The referendum on EU membership saw a littering of images and rhetoric denouncing mass immigration to the UK, most infamously exemplified in UKIP’s ‘Breaking Point’ poster. But while Brexit brought expressions of anti-immigrant sentiment to the forefront of political discourse, it had already been stirred by the Conservative government’s austerity measures long before June 2016.
Simon Tilford, former deputy director of the Centre for European Reform, argued back in 2016 that membership of the EU had become synonymous with uncontrolled immigration. In his report ‘Britain, Immigration and Brexit’, Tilford argued that, despite the evidence suggesting otherwise, low wage earners perceived a causal link between immigration and falling wages. For this group of the electorate, therefore, the rise of immigrants living in Britain has contributed to poorer living standards and a lack of socioeconomic opportunity.
Tilford went on to posit that the “real culprit” of the lack of housing and strains on our public services, including the NHS and the education system, was decades of inadequate public policy. These strains have been further exacerbated by the Conservative’s current austerity agenda. However, as of yet, the Labour Party, which considers austerity the root of Britain’s social as well as economic problems, has failed to convince many Britons that the government, not immigrants, are to blame for their hardships.
It is the task of politicians to persuade the electorate that their policy initiatives will result in positive change, and most Labour MPs would agree that curating a diverse and open Britain is the way to ensure national success. While the Labour Party has long attempted to convince their traditional voters to recognise the social, cultural and economic contributions of immigrants, this has not proved overwhelmingly successful. In fact, the party risks further alienating these voters if they fail to recognise that the roots of anti-immigrant sentiment come from a sense of desperation and uncertainty.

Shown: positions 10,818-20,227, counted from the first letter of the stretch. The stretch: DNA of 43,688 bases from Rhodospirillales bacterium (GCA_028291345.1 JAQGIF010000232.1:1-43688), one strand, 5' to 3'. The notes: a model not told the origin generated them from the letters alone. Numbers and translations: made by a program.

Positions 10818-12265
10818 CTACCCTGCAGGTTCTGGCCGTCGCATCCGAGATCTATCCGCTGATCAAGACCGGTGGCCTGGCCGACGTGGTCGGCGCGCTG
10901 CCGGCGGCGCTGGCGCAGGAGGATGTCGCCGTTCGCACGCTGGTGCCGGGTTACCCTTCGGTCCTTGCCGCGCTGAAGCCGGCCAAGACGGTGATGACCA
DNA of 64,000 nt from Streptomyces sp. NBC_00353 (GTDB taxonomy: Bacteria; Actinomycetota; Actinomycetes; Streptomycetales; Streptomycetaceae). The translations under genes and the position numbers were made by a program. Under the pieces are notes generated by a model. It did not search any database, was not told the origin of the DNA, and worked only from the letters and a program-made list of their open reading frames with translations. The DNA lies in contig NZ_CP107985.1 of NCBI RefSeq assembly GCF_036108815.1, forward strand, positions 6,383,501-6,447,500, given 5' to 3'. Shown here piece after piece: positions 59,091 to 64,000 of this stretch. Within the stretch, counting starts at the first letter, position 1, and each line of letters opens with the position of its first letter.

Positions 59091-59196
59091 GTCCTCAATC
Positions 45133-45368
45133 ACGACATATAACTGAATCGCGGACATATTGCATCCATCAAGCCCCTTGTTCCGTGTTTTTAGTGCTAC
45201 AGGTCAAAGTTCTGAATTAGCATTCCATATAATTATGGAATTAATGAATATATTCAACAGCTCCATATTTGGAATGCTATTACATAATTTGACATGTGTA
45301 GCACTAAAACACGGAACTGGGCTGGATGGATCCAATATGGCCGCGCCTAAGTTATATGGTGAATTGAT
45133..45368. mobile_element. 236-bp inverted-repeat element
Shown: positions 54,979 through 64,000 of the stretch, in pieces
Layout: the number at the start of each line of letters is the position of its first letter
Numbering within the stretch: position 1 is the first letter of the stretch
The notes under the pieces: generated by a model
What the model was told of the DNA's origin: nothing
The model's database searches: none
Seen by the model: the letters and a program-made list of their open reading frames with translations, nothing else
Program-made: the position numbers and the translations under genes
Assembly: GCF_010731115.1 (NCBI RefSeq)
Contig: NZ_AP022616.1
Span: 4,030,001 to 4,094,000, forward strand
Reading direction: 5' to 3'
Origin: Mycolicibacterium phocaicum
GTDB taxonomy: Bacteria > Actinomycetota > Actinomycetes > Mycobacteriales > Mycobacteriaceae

Last November, Labour MP Barry Sheerman sparked controversy when he claimed that “better educated” Britons had voted Remain in the EU referendum. But Sheerman was correct to highlight the link between poor educational attainment and support for the Leave campaign, as many working-class voters used their vote to express discontent with the current political situation. Moreover, the indignant reaction to Sheerman’s comments is illustrative of the growing sense of disillusionment traditional Labour voters are experiencing with the party.
If Labour is to regain the confidence of their traditional voters, it must first seek to understand that successive British governments have failed to address the socioeconomic issues faced by poor citizens. Only once these voters are provided with better education and greater access to training and employment can the Labour Party begin to convince them of the tangible benefits of immigration.
Isobel Ashby is a campaign volunteer with the Labour Campaign for Human Rights